My Dalí (1996), on the other hand, is a compact, thickly painted work that notably includes actual seashells and starfish along with oil and Flashe paints. Surface here is not just a place where pigment goes to rest. It’s a gravitational plane that attracts materials that would ordinarily find their way into sculptures, not paintings: a surface, in other words, that disrupts painting as much as it constitutes it, and that contributes a tangible sense of time, space, and texture. If the qualities of light that emanate from Weatherford’s heralded neon paintings tend to make us think of sky and weather, it is worth noting that there is an equally prominent side of her work that is dedicated to the earthy aspect of things.
In fact, the basic duality of heaven and earth has been a generative principle for Weatherford since the beginning. Several explicit takes on this archetypal theme provide telling touchstones; among them is the comically sublime Midnight toker (2001), in which an anthropomorphic Earth, in the form of a horizon at night, seems to be smoking a joint. Otherworldly touches include what appear to be two moons hovering in the sky; more grounded ones can again be found in the non-painted elements that Weatherford affixes to the canvas. A feather is the whimsical “joint” between the Earth’s lips, and a single sequin adds its reflective shimmer to the pinkish expanse above it. Here pink and the subject of the heavens above come together in a single, compact statement.
Into Space and Time, the work at the heart of this presentation, shares these basic attributes, but takes on both the literal and metaphorical vastness of the cosmos. Given its prominence in the 20th-century collective imaginary, outer space has proven to be an august theme in contemporary art, especially since rendering something that stretches the mind to its limits presents productive formal challenges. Vija Celmins, for instance, has recreated found images of space in a variety of mediums, painstakingly applying paint or pencil marks, say, until she builds up fields of stars and the voids of emptiness that separate them.
Weatherford is also a proponent of this material heterogeneity. To make each of the paintings mentioned thus far, she relied upon different sets of paints, materials, and supports. While the neon paintings represent a sustained body of work, each of them involves a series of decisions about how to prepare the gesso ground, apply her paints, and incorporate the neon bulbs as well as the cords and fixtures required to power and hold them. Each step requires a calibrated dance, an oscillation between improvisational speed and methodical planning. Even the sweeping marks that give Into Space and Time its characteristic energy are laid down upon a calligraphic architecture of first pink strokes, visible in this studio shot taken early during the painting’s evolution, when the canvas is positioned on the floor.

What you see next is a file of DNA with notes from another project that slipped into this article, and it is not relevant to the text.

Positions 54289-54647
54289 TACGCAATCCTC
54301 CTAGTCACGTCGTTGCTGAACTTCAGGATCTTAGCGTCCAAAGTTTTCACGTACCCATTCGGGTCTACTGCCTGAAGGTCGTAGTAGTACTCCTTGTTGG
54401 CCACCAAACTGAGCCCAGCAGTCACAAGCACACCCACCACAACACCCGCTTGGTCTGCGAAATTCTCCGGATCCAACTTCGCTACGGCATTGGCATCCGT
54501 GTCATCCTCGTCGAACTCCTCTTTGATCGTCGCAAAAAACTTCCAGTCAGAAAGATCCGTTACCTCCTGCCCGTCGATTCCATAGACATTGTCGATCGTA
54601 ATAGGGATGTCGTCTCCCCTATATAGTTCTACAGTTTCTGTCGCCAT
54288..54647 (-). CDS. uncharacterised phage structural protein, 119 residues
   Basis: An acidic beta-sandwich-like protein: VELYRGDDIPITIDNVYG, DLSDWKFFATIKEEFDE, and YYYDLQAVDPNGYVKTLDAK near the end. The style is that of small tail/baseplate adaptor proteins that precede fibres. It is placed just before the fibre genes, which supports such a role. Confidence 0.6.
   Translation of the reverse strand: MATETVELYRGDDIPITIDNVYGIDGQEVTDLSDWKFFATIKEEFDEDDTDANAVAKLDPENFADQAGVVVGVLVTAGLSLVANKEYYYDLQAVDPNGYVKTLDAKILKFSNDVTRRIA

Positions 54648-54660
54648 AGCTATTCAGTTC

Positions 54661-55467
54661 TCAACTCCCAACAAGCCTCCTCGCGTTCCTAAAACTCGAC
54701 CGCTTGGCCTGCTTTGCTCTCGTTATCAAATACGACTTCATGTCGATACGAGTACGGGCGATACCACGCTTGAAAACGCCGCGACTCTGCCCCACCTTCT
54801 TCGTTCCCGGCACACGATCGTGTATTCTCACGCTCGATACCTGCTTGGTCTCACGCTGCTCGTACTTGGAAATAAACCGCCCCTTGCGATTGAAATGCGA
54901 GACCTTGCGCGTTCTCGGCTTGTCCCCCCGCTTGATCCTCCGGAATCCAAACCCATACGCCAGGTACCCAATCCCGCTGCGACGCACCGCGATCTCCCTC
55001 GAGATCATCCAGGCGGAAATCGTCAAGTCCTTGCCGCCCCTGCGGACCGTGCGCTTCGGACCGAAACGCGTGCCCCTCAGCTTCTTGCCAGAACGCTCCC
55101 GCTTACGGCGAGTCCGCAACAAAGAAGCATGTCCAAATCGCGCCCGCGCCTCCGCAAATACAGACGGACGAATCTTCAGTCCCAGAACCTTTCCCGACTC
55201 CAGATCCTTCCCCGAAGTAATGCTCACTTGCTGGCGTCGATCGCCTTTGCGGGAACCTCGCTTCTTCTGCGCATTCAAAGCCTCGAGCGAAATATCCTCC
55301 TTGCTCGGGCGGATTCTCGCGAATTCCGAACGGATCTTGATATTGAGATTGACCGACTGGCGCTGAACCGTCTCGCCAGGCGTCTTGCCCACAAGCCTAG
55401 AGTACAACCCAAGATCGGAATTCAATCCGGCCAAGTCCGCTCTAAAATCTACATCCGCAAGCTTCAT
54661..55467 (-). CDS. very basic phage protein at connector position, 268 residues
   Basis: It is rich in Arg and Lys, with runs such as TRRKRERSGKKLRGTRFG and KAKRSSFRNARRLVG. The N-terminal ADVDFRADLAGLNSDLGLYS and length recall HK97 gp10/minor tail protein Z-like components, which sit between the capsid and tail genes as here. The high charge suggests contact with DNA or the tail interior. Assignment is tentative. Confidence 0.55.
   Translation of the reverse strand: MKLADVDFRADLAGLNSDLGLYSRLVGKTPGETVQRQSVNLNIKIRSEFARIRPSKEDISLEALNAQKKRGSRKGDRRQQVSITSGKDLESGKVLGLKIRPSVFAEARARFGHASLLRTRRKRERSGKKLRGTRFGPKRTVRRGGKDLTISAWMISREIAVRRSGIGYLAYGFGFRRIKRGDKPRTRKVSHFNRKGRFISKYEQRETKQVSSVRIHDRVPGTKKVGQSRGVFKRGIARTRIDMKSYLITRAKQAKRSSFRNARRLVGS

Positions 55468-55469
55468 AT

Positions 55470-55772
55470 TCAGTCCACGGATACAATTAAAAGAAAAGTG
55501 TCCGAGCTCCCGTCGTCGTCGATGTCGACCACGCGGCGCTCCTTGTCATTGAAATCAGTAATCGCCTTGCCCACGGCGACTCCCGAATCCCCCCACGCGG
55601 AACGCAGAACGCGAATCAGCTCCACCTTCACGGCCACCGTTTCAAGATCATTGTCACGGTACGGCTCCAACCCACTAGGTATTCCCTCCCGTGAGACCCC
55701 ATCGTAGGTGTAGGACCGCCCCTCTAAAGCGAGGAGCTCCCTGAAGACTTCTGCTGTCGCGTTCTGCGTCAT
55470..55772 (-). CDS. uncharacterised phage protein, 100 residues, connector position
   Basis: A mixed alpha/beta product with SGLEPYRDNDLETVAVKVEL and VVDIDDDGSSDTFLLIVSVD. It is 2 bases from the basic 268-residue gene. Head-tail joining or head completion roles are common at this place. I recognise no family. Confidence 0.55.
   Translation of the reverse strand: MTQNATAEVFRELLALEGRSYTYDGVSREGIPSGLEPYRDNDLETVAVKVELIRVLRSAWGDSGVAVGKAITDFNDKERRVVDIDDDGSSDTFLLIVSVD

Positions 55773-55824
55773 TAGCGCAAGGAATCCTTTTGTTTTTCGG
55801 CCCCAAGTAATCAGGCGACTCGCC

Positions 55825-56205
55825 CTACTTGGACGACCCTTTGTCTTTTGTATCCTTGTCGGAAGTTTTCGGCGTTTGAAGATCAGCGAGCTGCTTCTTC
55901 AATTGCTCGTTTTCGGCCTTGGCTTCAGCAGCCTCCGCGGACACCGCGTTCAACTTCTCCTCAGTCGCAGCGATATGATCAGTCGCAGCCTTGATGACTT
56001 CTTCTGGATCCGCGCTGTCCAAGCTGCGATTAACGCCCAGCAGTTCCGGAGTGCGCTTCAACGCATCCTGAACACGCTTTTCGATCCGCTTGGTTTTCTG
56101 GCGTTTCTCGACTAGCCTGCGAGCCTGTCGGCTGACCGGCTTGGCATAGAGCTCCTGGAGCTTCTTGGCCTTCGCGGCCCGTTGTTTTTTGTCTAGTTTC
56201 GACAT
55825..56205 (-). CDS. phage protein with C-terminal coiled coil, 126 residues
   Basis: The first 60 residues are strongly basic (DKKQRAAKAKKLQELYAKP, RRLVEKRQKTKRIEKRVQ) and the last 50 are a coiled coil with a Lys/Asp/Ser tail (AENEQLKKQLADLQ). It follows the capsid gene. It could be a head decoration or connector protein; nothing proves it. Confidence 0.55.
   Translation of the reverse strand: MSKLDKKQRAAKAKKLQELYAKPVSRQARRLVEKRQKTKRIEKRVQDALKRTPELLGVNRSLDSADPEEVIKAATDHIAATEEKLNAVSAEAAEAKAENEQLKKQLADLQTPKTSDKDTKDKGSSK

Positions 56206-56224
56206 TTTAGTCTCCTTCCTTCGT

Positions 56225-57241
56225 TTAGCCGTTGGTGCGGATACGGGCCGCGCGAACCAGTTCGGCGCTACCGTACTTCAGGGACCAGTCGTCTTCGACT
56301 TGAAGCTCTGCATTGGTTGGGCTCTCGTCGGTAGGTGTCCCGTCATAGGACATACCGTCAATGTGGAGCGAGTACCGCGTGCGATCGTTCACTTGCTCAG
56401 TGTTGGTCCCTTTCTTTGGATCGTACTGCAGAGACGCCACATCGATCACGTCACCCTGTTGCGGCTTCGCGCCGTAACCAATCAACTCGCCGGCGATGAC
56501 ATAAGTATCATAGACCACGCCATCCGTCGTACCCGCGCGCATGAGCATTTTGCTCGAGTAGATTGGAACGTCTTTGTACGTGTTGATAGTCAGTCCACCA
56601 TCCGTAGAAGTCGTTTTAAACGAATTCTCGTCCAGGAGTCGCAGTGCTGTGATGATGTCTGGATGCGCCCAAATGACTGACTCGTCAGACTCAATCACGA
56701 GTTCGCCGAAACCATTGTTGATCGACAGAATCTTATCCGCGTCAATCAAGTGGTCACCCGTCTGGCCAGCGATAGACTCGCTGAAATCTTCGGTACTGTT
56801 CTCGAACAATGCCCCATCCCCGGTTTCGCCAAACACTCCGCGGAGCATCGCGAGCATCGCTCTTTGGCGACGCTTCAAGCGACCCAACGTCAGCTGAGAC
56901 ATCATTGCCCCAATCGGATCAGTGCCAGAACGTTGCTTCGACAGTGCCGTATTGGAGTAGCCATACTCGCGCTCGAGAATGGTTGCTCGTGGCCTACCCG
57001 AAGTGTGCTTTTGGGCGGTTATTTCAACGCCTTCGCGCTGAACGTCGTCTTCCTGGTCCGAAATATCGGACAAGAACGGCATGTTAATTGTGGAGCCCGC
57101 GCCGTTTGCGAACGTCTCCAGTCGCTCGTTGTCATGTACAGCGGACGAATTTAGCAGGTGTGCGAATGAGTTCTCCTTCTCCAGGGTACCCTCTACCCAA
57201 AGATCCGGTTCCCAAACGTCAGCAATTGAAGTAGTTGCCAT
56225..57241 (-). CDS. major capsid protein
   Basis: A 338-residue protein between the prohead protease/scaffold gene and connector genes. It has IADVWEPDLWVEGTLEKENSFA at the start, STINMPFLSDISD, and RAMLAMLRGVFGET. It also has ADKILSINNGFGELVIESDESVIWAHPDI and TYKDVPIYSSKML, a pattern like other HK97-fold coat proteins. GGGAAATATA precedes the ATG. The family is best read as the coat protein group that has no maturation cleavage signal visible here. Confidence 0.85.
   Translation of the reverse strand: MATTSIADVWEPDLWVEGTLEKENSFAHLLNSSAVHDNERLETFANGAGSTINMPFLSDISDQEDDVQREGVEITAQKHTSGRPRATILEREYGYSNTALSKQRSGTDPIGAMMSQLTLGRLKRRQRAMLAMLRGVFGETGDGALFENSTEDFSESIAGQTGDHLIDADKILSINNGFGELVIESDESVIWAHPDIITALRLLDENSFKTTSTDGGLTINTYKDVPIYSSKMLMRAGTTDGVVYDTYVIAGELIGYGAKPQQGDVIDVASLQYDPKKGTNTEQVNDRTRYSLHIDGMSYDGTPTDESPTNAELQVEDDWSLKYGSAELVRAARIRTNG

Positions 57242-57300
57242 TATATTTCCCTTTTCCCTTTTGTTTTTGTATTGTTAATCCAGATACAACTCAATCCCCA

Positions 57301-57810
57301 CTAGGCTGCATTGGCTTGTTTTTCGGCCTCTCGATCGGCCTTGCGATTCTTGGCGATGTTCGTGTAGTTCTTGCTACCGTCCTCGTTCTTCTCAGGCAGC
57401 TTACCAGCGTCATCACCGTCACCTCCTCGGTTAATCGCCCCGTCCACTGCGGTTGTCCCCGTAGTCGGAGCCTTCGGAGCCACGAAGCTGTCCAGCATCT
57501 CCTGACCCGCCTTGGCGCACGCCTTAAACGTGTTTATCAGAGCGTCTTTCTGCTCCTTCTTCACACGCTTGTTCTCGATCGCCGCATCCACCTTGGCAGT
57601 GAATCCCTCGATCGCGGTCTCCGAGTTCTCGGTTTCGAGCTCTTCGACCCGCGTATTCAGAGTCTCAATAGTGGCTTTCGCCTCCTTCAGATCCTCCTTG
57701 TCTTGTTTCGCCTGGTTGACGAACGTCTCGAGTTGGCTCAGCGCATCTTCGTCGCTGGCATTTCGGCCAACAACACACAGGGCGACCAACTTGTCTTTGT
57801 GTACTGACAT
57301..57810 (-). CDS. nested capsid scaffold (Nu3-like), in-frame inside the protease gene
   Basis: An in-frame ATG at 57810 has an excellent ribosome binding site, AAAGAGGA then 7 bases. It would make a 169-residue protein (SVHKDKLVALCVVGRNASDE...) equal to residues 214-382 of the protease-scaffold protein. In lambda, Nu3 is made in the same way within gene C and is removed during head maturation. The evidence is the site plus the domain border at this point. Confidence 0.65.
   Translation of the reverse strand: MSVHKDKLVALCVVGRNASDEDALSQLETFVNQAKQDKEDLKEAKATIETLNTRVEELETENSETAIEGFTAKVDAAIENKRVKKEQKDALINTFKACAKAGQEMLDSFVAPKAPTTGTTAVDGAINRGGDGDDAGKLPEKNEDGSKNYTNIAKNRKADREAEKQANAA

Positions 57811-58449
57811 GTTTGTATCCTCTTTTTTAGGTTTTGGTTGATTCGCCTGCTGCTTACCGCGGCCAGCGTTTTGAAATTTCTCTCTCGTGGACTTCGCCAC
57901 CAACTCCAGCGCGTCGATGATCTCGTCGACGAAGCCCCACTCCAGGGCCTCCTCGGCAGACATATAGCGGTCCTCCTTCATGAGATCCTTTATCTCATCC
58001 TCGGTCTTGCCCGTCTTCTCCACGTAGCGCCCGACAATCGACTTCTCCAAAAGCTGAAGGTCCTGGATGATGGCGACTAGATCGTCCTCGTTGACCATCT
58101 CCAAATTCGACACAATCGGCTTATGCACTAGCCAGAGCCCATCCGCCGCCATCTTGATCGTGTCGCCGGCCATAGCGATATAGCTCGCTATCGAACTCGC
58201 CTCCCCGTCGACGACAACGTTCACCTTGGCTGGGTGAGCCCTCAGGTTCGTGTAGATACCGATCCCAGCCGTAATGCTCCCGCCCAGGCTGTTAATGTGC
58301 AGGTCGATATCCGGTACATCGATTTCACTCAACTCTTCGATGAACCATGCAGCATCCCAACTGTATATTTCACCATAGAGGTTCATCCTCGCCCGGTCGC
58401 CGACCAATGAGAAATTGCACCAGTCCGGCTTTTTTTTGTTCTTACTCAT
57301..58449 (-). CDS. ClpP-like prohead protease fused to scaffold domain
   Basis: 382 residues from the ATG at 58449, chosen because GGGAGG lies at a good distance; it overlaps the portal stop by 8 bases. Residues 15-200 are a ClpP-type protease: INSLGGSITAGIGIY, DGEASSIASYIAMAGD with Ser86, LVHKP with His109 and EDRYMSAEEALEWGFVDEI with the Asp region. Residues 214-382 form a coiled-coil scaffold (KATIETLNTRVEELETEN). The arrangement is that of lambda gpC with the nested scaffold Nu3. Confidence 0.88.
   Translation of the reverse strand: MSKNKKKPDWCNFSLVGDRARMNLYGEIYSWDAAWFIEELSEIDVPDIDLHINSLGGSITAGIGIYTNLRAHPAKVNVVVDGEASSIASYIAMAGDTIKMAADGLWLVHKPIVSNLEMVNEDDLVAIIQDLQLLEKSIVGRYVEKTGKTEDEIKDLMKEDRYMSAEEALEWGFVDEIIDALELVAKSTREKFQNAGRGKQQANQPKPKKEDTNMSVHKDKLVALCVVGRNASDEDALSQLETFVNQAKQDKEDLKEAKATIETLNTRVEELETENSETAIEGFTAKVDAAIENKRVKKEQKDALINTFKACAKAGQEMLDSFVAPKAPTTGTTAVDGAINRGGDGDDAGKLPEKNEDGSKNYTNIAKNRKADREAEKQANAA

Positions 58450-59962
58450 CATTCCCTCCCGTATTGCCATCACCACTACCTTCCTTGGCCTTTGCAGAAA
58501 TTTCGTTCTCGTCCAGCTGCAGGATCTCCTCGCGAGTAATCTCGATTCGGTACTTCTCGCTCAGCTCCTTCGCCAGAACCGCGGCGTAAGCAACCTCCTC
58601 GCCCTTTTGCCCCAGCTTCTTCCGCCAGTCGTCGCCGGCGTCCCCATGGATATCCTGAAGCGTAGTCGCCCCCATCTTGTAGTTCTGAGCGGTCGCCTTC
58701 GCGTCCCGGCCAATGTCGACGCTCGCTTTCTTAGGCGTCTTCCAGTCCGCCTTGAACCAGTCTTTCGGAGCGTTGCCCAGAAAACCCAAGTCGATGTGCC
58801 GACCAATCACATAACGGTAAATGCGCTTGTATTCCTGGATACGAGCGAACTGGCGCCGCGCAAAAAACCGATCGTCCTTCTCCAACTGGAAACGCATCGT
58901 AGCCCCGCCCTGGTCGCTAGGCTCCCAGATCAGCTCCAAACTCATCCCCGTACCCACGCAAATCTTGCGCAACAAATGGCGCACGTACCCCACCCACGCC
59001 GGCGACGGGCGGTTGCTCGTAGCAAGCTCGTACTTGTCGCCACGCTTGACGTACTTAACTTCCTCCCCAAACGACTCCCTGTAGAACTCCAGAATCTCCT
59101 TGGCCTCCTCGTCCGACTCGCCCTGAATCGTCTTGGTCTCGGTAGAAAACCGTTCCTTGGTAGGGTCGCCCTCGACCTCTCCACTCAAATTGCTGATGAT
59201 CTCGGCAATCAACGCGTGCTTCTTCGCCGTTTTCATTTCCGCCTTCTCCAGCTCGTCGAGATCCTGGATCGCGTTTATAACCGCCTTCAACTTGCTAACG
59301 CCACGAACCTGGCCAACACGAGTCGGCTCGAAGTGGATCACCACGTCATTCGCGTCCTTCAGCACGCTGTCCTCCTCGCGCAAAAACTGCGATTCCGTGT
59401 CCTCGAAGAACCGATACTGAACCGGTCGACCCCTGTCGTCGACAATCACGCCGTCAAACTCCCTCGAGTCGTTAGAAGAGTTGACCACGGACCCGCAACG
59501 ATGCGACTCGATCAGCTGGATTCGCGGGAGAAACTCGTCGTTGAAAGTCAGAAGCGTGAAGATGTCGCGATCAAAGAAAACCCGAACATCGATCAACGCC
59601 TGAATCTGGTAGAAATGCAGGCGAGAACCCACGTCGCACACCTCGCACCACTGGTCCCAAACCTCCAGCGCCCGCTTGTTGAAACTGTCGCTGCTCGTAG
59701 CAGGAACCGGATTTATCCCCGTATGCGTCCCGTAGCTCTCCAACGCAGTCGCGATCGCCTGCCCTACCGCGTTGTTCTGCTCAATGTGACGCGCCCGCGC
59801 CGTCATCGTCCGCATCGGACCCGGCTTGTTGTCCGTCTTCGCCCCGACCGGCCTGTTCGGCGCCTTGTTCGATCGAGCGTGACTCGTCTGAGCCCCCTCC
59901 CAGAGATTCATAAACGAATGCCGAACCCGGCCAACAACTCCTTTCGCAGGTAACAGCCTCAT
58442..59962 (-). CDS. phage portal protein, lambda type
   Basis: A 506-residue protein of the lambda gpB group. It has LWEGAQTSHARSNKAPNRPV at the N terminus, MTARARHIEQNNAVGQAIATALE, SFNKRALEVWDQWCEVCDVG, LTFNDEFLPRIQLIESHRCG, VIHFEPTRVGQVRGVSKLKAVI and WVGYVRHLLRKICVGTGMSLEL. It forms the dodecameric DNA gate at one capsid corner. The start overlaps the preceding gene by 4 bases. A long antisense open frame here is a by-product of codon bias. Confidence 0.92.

The importance of line in the finished composition is evident. Even when making gestures at this scale and in this medium, painting and drawing function as points on a continuum rather than separate disciplines, as our concurrent online exhibition of Weatherford’s recent paintings on paper also makes clear. Her brushstrokes are heroic on the one hand and intimate, even vulnerable, on the other, leaving behind a record of her movements around and over the canvas. The physicality here goes beyond the expressive dispersal of pigment onto a flat surface. It is also informed by the relative experience of space itself, which is reliant upon movement as well as stillness, action as well as perception.
This relativity is at the core of what Weatherford evokes in Into Space and Time. A lifelong interest in contemporary astrophysics and its philosophical ramifications provides a variety of cues, visual and otherwise, that inflect the painting process in subtle and surprising ways. According to the radical propositions of string theory, for example, our universe is one of several universes that intersect according to principles that scientists are still attempting to conceptualize. Einstein wondered about whether it was possible to move between disparate moments in space and time through hypothetical portals, known as wormholes, that might serve as shortcuts between past and future.